Early 20th century unemployment had its ups and downs, with the jobless rate ranging from less than three percent in the first eight years, to 24.9 percent in 1933 during the Great Depression.
Early 20th Century Unemployment Statistics
During the first eight years of the 1900's, the unemployment rate was very low-less than three percent. According to BLS.gov, there were 19 business cycles during the 20th century, resulting in highs and lows in unemployment. After 1908, it fluctuated, with a recession recorded in 1915. The unemployment rate had increased to over eight percent. Between 1915 and 1921, the unemployment rate dropped below eight percent, but it increased yet again during another recession in 1921.
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The Great Depression was a time of devastating job loss, and at this point in early 20th century unemployment, the unemployment rates soared to above 20 percent and stayed there for years. According to BLS.gov, 1933 was a record high in unemployment-24.9 percent-with over 12 million workers without jobs (37 percent of nonfarm workers were jobless).
While this was a national average, some areas were hit harder than others. After the Great Depression, average national unemployment rate dropped; by 1940, it was roughly 14.6. It rose again slightly in 1938 and 1939, then dipped during the years of World War II. Unemployment rates spiked again at the end of the century, during the early 1980s.
During the 1940's, the unemployment rate steadily declined according to BLS.gov. It went from 14.6 percent in 1940 to 9.9 percent in 1941, then dropped to 4.7 in 1942 and 1.9 in 1943. It remained very low until 1946, when it climbed back to a still low 3.9 percent.
The unemployment rate stayed around 3.9 percent until 1949, when it climbed again to 5.9. During the 1950's, the unemployment rates ranged from 3.0 percent in 1952 to 6.8 percent in 1958.
Just because unemployment rates were low, that did not mean there was job security or that a workday or week was pleasant. At the beginning of the century, there was fierce competition for jobs due to immigration, job insecurity, no protection or compensation for those who were injured on the job, there was no retirement income, workweeks were long and pay was low. Employees were only employed "at will" and felt its presence constantly. While most of the workers had jobs, they were not enjoying optimal work conditions whatsoever.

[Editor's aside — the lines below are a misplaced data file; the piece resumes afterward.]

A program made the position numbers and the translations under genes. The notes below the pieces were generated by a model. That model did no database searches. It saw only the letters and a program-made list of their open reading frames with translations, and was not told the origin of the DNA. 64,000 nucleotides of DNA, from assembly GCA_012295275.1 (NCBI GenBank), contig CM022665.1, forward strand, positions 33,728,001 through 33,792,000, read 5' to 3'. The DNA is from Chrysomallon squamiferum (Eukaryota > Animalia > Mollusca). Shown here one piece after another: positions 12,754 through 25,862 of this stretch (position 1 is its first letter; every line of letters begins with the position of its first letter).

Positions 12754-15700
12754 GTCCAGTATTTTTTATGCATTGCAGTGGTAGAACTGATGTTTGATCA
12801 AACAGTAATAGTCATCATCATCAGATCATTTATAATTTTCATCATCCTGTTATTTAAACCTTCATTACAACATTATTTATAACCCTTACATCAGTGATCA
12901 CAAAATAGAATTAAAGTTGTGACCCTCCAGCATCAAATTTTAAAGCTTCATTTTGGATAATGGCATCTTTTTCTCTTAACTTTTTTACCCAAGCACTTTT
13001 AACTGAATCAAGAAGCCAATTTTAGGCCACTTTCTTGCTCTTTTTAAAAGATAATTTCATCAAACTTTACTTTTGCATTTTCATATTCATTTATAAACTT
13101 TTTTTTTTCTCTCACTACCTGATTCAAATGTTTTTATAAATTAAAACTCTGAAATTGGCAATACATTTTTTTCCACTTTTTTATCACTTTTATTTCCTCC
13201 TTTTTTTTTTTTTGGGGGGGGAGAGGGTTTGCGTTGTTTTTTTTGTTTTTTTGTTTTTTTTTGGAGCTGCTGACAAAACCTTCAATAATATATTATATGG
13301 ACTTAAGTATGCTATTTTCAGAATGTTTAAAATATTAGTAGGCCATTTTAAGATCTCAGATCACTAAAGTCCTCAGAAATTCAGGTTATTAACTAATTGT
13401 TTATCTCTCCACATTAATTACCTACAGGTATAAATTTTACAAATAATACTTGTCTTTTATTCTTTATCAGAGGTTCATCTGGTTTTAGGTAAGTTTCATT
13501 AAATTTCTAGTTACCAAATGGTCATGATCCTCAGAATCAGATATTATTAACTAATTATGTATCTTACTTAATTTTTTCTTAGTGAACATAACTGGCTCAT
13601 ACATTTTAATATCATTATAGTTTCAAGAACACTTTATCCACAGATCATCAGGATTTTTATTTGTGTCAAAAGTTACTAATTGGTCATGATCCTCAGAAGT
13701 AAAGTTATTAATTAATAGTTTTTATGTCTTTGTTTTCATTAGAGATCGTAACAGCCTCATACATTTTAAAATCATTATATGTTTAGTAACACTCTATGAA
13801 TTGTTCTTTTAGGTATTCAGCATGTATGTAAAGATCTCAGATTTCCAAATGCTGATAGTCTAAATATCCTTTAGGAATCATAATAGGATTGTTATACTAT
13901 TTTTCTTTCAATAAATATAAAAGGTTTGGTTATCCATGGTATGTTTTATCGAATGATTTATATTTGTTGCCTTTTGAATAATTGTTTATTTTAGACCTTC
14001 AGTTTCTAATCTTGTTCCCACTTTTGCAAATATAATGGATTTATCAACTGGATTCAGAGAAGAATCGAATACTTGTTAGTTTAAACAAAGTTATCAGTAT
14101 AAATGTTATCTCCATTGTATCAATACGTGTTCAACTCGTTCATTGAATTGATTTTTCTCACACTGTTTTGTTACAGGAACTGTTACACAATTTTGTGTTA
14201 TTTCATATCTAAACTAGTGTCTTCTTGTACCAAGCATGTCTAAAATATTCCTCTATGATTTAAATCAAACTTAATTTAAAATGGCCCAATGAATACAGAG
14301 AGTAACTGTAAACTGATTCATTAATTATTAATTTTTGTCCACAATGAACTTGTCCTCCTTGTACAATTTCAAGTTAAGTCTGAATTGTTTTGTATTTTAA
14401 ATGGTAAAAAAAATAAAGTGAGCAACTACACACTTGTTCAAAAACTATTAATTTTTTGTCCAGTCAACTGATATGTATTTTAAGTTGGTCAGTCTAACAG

By 1940, however, one in four employees had become members of unions, ready to push for changes. The Bureau of Labor began collecting data on work conditions, compensation, and more, and stepped in during World War I. It worked to improve wages, work conditions, legal aid, and social insurance programs.
21st Century Unemployment
Though the economy looked bleak at the end of the first decade of the 21st Century, according to BLS.gov the unemployment rate in September of 2009 was only 9.8 percent. That is certainly much higher than it was at the beginning of the 20th Century, but nowhere near the high of 1933 during the Great Depression.
Thanks to the laws that came out of first tumultuous years of highs and lows in unemployment, work conditions have improved. There are guidelines in place to assist those injured on the job, minimum wage requirements, social insurance programs, and more, so that those who have not fallen victim to higher rates of unemployment do not have to suffer through unreasonably harsh conditions.
Early 20th century unemployment fluctuated, sometimes dramatically, from below three percent to nearly 25 percent. It went on to stabilize around four to five percent in the 1950's, halfway through the century. When feeling downtrodden about the economy of the 2000's, take a look back at the shifts throughout time for a wider perspective.